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Who’s my hero? Joseph Carrabis. Just finished an edit consult where he kindly, constructively, and expertly ripped my book blurb to shreds! LOVE IT! ‘Atta Boys do you no good. Find someone who will give it to you straight!! Thank you! I owe you. Mine felt soulless. Now I see why. It is humbling to be such a novice at something. I appreciate your help. – Augusta, GA

 
Let me save you some time before reading this post; Do you want to improve your writing? Are you willing to pay to improve?

If the answer to either of those is No then read no further, this post isn’t for you.

Your critique of my novel was priceless. – Hudson, NH

 
Answered Yes to both? Read on.
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Why It Works for Me – Mark Hayes’ “The Strange and the Wonderful”

The Why It Works for Me series are my opportunity to share with others particular pieces of writing which stand out (to me) and why (as in “this piece of writing taught me something about writing, encouraged me to be a better writer, engaged me, captivated me, educated me, …”).

As I’ve written elsewhere, it’s one thing to know something is good, it’s a better thing (in my opinion) to know why it’s good and then be able to copy what’s good about it, to learn from it so you can be as good and (hopefully) better.

This time out, Mark Hayes’ “The Strange and the Wonderful” in Harvey Duckman Presents Volume 7.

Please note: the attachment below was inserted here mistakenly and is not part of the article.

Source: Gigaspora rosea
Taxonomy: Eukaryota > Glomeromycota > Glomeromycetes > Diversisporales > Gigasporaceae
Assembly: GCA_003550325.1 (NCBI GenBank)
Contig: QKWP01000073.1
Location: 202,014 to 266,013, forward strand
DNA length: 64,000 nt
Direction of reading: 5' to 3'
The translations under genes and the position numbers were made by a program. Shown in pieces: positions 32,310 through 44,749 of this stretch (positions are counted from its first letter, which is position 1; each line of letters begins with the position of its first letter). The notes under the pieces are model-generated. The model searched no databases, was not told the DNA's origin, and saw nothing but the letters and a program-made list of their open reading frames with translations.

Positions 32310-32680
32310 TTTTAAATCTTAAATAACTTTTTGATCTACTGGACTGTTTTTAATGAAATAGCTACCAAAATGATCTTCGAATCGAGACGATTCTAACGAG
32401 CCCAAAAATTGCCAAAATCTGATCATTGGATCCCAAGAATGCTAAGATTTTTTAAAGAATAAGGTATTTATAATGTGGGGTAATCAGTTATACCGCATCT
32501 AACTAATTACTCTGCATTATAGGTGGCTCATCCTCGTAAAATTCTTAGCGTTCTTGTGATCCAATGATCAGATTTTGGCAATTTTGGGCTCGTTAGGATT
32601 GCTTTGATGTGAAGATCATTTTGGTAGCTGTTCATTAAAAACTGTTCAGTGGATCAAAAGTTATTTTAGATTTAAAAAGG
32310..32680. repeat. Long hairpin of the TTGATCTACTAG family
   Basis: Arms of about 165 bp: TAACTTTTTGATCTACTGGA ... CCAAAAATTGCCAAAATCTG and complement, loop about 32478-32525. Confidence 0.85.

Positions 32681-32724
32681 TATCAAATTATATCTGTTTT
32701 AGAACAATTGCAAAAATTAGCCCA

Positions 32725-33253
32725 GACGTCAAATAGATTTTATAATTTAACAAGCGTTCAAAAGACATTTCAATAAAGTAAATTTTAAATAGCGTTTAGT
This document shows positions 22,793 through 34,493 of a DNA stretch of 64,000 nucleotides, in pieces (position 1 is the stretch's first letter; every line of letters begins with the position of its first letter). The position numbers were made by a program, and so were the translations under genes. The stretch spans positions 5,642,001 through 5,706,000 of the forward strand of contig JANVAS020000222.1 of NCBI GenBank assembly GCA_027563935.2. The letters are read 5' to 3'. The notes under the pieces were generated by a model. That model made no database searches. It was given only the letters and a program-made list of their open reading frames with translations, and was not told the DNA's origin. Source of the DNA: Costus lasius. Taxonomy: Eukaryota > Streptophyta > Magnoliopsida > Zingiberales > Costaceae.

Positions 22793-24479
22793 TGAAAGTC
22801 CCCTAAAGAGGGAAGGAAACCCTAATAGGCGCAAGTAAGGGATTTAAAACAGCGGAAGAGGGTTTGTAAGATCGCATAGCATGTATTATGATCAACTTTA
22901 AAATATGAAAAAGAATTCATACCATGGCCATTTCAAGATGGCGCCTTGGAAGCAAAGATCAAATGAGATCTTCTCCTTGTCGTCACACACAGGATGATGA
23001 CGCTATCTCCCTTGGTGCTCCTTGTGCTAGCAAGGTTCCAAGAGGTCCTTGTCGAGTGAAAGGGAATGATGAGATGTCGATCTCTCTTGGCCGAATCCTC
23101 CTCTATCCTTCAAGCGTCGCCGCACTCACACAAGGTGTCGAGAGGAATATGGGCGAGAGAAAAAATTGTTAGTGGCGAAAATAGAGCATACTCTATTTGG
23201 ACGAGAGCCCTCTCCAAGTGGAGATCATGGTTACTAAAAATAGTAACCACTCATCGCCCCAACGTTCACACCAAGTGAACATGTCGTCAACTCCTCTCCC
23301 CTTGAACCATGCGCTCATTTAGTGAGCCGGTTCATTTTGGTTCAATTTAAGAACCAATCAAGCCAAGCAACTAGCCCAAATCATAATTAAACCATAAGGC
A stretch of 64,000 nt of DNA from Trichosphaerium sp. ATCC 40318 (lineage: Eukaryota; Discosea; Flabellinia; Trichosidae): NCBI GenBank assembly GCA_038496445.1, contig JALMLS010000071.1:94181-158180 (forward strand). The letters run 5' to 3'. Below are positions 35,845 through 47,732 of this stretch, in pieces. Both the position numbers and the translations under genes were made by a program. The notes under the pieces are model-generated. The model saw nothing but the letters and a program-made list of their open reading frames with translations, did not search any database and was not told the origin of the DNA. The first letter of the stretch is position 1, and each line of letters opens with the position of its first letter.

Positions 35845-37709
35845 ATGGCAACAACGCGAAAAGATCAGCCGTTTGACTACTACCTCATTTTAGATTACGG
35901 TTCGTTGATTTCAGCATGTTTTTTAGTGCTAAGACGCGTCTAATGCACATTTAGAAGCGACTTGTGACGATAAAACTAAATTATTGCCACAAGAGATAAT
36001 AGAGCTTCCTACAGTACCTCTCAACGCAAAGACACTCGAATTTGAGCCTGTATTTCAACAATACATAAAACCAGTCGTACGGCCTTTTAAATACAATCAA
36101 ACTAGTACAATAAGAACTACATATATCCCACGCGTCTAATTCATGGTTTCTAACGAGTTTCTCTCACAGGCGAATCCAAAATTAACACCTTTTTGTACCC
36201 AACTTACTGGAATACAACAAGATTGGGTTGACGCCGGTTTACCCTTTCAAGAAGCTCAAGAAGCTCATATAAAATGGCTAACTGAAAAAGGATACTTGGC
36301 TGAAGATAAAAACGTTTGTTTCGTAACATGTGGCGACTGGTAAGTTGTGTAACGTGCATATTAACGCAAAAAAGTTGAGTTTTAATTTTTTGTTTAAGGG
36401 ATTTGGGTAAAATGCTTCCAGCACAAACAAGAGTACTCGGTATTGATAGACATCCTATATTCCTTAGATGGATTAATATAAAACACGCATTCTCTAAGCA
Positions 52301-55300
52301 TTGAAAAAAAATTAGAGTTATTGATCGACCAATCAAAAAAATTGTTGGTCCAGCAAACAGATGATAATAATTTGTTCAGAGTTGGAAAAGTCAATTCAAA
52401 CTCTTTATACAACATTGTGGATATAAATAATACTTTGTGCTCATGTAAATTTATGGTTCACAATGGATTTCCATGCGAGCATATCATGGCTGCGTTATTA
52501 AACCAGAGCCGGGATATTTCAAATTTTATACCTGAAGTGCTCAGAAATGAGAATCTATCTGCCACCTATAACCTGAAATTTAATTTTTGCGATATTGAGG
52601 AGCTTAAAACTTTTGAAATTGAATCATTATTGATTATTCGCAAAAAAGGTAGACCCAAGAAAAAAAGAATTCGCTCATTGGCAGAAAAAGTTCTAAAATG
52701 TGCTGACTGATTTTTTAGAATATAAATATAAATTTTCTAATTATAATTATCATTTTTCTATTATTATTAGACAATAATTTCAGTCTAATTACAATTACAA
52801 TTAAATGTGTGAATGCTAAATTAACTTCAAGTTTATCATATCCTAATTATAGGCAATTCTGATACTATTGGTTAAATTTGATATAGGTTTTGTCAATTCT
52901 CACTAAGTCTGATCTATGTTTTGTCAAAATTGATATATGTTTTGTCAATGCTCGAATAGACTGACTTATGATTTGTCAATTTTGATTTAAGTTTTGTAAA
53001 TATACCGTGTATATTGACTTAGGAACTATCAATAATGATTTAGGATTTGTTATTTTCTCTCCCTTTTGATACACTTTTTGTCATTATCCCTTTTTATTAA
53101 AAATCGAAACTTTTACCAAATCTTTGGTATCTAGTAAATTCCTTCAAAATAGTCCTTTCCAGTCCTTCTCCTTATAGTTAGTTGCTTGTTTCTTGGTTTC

Toing and Froing

We’re going to build on elements from Using One-Line Summaries to Write Better Stories and Flashback as Story Frame to deal with another story challenge that often leads editors and publishers to stop reading and reject a story: Toing and Froing (To-ing and Fro-ing), something I first wrote about in Quit Stage Directing.

Simply put, Toing and Froing occurs when the writer/author has their characters move around or do things for no real story purpose; there’s no character development, no character revelation, the atmosphere doesn’t change, no plot elements are furthered or revealed, the movement is irrelevant to any established or impending plot points, the movement is unnecessary to the dialogue, et cetera.

The end result is weak writing, exposition, narration, and lots of uninteresting things happening just to fill the page. Most writers/authors fall down on “movement is unnecessary to the dialogue.” They’ll have two or more characters talking and feel the characters should be doing something while they talk.

The desire to have characters do something while talking is good, the execution is usually poor, and now we’re dealing with attribution via action which I’ll cover in another post.

Eating my own dogfood
I’m currently editing Cicatrix, a work-in-progress last picked up and put down in late Feb 2019.

What follows is the ninth scene in the story. I’ll share the scene’s original form first with brightly colored “Problems” buttons after each weak paragraph. Click on the “Problems” buttons for examples of that paragraph’s problems. Next I’ll share share a rewrite with brightly colored “Solutions” buttons. Click on the “Solutions” buttons for explanations of why the rewrite is better.

PS) this is more for my edification than yours. Feel free to disagree. Please make sure you explain your disagreement and offer suggestions for improvement. Always happy to learn, me.